Instead, their work is largely sitting in academic journals that are read almost exclusively by their peers. Biswas and Kirchherr estimate that an average journal article is “read completely by no more than ten people”. They write:
Up to 1.5 million peer-reviewed articles are published annually. However, many are ignored even within scientific communities – 82% of articles published in humanities [journals] are not even cited once.
This suggests that a lot of great thinking and many potentially world altering ideas are not getting into the public domain. Why, then, are academics not doing more to share their work with the broader public?
The answer appears to be threefold: a narrow idea of what academics should or shouldn’t do; a lack of incentives from universities or governments; and a lack of training in the art of explaining complex concepts to a lay audience….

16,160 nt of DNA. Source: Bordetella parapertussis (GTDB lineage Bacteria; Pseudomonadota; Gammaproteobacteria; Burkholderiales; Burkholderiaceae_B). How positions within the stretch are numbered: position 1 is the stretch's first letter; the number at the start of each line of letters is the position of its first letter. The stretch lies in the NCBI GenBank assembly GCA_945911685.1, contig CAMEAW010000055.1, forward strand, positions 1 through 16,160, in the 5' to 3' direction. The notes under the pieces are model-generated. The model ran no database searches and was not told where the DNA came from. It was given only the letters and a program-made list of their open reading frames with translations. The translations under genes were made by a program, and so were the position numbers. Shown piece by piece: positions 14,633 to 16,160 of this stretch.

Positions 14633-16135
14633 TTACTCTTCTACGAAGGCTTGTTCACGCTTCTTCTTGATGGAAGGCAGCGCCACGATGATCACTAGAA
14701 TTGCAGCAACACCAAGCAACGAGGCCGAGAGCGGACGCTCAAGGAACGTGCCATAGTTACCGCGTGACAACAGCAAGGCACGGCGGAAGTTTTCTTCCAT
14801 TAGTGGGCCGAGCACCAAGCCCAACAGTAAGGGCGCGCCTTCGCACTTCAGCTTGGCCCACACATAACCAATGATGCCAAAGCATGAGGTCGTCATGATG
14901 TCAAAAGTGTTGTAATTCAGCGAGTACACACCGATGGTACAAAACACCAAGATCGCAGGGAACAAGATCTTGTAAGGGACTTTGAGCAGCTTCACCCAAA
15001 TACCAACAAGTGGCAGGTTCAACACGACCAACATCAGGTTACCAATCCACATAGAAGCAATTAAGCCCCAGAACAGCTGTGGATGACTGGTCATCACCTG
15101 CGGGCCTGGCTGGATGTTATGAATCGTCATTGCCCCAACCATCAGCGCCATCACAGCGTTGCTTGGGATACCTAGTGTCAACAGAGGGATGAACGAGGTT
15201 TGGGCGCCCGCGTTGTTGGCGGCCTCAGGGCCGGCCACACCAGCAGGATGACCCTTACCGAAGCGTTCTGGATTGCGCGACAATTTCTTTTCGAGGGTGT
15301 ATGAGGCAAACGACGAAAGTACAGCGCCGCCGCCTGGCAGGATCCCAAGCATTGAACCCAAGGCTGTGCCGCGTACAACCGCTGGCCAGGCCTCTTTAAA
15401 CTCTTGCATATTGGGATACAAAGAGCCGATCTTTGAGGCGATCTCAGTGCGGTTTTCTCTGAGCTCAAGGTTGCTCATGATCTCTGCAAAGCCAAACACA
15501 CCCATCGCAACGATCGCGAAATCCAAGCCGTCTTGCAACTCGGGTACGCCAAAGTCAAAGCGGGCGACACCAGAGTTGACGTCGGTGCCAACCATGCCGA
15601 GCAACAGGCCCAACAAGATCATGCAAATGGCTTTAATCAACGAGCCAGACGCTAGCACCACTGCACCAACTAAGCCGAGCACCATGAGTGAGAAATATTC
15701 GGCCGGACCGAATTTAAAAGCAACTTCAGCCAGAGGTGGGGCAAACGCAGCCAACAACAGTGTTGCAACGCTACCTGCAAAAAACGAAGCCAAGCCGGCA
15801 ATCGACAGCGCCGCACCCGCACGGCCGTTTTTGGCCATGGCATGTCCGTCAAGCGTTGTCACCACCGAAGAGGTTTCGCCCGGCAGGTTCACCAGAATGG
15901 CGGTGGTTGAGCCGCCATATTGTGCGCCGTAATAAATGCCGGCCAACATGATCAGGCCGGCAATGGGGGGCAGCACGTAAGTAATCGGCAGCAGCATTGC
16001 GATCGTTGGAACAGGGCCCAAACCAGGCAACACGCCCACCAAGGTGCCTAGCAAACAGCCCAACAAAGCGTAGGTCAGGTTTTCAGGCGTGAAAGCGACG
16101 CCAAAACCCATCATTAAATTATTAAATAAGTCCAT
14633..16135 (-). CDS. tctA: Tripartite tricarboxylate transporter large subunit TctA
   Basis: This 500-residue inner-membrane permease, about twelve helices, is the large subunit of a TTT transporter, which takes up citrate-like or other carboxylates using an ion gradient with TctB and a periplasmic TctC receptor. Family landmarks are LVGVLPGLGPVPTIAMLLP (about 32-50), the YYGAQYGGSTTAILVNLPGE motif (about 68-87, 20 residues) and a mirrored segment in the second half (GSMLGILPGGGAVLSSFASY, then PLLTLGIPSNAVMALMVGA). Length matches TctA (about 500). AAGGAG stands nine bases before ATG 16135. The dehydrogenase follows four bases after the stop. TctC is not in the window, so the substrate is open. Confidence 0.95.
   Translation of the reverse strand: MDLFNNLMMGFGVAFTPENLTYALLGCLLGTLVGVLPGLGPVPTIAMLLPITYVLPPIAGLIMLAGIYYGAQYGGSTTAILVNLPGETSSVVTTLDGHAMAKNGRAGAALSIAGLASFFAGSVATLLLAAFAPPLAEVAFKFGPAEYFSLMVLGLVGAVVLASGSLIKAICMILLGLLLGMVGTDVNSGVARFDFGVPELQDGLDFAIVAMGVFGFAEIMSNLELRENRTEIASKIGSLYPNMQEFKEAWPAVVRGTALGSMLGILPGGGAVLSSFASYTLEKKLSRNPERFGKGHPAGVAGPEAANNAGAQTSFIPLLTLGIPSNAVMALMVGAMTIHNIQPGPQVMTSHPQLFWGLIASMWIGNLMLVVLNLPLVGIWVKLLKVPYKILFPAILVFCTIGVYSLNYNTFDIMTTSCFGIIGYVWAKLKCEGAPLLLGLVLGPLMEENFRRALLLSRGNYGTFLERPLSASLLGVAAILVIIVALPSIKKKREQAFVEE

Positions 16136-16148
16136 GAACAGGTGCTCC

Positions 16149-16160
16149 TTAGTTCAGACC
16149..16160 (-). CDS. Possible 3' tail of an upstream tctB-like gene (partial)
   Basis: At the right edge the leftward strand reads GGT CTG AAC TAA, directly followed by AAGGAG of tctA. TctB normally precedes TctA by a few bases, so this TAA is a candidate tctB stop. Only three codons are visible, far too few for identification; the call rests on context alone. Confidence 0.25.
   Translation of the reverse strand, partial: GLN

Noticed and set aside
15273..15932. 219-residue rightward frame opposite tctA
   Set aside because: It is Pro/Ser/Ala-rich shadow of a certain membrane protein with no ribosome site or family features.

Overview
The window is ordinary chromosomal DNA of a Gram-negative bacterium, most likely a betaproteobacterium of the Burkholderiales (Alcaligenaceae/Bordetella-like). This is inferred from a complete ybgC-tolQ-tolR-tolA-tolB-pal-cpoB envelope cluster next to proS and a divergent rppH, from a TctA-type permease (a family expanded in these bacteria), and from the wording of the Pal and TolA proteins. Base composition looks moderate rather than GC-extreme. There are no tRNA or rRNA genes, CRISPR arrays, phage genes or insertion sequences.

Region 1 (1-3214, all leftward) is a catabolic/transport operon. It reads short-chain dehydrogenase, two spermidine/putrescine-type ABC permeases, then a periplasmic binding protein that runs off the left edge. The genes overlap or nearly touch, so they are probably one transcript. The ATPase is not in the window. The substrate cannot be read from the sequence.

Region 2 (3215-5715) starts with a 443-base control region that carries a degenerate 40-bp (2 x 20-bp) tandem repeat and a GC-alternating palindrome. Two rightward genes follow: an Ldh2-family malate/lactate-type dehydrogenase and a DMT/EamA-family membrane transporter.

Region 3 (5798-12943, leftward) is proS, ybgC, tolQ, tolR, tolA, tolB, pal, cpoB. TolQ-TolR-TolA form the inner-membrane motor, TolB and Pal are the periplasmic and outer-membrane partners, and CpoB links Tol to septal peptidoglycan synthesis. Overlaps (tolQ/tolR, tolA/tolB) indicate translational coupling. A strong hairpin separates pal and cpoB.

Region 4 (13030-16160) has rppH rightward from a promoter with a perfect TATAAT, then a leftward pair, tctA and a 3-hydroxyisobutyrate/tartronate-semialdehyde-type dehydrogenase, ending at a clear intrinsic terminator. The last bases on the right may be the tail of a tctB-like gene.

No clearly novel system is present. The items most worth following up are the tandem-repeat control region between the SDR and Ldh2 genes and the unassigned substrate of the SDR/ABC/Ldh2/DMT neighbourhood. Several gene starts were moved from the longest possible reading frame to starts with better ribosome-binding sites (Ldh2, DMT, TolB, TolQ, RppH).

Academics need to start playing a more prominent role in society instead of largely remaining observers who write about the world from within ivory towers and publish their findings in journals hidden behind expensive digital paywalls.
Government and university policies need to become more prescriptive in what they expect from academics. Publishing research in peer-reviewed journals is and will remain highly important. But incentives should be added to encourage academics to share their research with the general public.
Doing this sort of work ought to count towards promotions and should yield rewards for both universities and individual academics.
Quality academic research and innovation are crucial. It is equally important, though, to get ideas out into the world beyond academia. It could make a real difference in people’s lives….(More)”